Core ‘exemplars’ set off controversy

In Alabama and Ohio, there are calls to remove Toni Morrison’s The Bluest Eye from high school reading lists, even though it’s a Common Core “exemplar.” The book depicts a father raping his daughter.
bluesteye

In Arizona, the controversial exemplar is Cristina Garcia’s Dreaming in Cuban, which includes an explicit sex scene.

cubanThe exemplars aren’t a national reading list, writes Fordham’s Checker Finn. Appendix B of the English standards includes “examples of fiction, non-fiction, poems etc. that show the sort of thing students should be able to read with understanding at various points in the K–12 sequence.”

A short excerpt from The Bluest Eye appears along with writing by Poe, Hawthorne, Faulkner, Melville, Bronte, Shakespeare, Keats, etc., writes Finn. It’s intended for 11th graders. “I find the excerpt complex, demanding, and a bit obscure, but not offensive.” Others think the book is “pornographic, unsuitable for school kids of any age.”

It’s up to school districts to decide what students should read, concludes Finn. Don’t like the exemplars on Appendix B? Choose other works. But don’t expect to avoid offending everyone.

. . .  as Diane Ravitch showed in The Language Police, when you scrub every library, every reading list, every textbook, and every test item clean of everything that could offend anybody for any reason, you end up with the boring pablum that dominates so much of today’s curriculum. One reason American kids don’t read much is because what remains for them to read is so dull.

Noah Berlatsky has been writing textbooks and exams for two decades, he writes in The Atlantic. He’s forced to cater to a “nebulous, ill-defined fear of offending anyone.”

Obviously, when freelance writing or finding test passages for kids of whatever age, I know my work will be rejected if I mention evolution. But I’m also not allowed to mention snakes, or violent storms, or cancer, or racial discrimination, or magic. Authority figures, including teachers and Woodrow Wilson, can never be questioned. Pop culture can’t be mentioned. Living people can’t be mentioned. Death can’t be mentioned.

The Revisionaries, a 2012 documentary just released on DVD, shows how right-wing ideologues on the Texas State Board of Education pushed through changes in the standards. It’s “riveting and infuriating,” writes Berlatsky. But it ignores the fact that “idiotic, anti-intellectual regulation of content is not restricted to the far right.” The language police — he cites Ravitch too — insist on “bland colorless paste.”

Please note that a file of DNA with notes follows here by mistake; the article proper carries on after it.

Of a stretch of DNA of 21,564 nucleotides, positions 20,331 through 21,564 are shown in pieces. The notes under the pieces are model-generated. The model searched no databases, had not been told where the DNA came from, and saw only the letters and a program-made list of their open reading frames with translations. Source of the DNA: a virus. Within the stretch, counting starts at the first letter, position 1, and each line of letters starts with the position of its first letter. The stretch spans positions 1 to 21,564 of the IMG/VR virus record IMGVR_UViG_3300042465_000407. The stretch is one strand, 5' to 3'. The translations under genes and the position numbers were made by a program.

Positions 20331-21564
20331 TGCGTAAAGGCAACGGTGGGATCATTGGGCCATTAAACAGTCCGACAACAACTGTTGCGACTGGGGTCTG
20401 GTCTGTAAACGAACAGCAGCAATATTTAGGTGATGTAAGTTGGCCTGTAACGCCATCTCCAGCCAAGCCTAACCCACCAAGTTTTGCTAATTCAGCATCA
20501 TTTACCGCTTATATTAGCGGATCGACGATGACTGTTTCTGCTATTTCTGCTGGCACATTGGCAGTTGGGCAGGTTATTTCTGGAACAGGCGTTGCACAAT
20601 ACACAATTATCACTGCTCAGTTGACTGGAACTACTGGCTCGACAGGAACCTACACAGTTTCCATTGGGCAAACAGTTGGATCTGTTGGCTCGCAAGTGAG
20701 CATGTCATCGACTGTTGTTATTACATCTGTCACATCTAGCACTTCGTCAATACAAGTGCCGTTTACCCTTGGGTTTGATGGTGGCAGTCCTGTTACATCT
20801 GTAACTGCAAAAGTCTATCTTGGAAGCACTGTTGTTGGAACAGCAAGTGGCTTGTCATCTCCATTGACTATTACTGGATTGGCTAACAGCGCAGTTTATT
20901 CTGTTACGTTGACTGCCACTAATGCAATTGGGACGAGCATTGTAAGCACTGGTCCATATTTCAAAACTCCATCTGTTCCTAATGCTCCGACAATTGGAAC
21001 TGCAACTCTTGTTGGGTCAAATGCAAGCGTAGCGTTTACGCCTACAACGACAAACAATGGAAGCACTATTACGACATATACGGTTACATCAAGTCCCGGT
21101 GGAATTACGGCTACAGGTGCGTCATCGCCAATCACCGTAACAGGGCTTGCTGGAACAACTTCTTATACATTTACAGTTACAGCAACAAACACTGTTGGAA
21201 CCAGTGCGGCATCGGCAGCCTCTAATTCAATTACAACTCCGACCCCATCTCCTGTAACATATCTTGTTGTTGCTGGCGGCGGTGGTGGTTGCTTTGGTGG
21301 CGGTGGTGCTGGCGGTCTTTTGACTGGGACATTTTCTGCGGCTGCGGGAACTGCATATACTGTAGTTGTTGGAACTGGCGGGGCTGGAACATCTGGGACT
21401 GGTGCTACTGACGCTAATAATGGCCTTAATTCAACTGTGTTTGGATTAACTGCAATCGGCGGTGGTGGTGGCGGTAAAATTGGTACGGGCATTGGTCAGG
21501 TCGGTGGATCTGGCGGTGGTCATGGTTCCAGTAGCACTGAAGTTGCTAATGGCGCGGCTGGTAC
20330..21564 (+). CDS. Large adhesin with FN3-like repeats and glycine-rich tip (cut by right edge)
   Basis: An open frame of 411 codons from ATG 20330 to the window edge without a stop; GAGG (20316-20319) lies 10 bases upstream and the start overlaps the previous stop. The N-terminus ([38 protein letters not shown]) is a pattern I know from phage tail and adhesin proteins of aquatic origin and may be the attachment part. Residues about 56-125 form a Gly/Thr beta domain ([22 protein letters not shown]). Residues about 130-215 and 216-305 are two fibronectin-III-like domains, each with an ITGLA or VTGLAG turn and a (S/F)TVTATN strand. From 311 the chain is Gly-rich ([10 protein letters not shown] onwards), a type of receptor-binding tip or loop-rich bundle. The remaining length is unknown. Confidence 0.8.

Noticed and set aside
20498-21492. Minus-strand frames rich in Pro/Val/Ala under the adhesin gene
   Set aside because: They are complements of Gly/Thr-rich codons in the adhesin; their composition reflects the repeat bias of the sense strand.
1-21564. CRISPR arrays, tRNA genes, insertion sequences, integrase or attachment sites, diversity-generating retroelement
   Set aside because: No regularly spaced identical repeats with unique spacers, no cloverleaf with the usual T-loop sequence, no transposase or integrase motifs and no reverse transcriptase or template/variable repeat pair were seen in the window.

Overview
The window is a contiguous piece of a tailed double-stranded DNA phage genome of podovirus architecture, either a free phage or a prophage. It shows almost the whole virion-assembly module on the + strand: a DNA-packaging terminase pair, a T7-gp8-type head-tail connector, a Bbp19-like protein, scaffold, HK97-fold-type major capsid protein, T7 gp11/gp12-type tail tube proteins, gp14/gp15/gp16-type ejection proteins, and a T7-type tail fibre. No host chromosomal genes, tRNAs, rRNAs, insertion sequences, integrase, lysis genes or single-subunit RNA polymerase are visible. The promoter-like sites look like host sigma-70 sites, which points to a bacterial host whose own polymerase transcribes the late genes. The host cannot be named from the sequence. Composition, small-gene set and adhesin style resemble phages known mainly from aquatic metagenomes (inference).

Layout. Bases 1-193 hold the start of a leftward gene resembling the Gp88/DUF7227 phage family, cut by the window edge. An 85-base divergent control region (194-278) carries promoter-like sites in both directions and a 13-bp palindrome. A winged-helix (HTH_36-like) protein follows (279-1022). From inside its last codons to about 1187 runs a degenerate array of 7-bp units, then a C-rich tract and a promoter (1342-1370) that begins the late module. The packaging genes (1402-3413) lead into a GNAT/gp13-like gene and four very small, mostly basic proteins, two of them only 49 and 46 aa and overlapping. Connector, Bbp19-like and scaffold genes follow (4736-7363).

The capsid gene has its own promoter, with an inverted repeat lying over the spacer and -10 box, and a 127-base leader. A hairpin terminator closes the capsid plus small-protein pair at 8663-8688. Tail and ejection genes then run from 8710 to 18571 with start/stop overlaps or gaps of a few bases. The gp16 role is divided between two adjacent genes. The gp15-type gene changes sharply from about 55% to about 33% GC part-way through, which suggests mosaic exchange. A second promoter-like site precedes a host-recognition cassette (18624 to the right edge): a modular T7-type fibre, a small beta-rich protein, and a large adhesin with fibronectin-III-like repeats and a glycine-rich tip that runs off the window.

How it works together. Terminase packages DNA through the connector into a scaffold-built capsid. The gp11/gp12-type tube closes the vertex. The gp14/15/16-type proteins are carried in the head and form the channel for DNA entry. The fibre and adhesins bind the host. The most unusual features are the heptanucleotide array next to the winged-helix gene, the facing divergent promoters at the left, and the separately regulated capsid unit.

Violence, sex and 'dark' lit

School reading lists are full of violence, wrote Justice Antonin Scalia in the U.S. Supreme Court decision striking down a California law barring the sale of violent video games to minors on free-speech grounds. It starts with violent fairy tales, Scalia wrote in the majority opinion.

Homer’s Odysseus blinds Polyphemus the Cyclops by grinding out his eye with a heated stake. In The Inferno, Dante and Virgil watch corrupt politicians struggle to stay submerged beneath a lake of boiling pitch, lest they be skewered by devils above the surface. … And Golding’s Lord of the Flies recounts how a schoolboy called Piggy is savagely murdered by other children while marooned on an island.”

I wonder how many high school students read Homer or Dante.  Still Lord of the Flies is still big on high school reading lists (no sex) and some complain that teachers are assigning or allowing students to read “dark” novels.

Much of young-adult literature invites teenagers to wallow in ugliness, barbarity, dysfunction and cruelty, writes Meghan Cox Gurdon in the Wall Street Journal, defending an earlier commentary.

It is true that so-called problem novels may be helpful to children in anguished circumstances. The larger question is whether books about rape, incest, eating disorders and “cutting” (self-mutilation) help to normalize such behaviors for the vast majority of children who are merely living through the routine ordeals of adolescence.

Siobhan Curious, who teaches 17- and 18-year-olds worried about going too dark in choosing a book list for a class on personal narrative.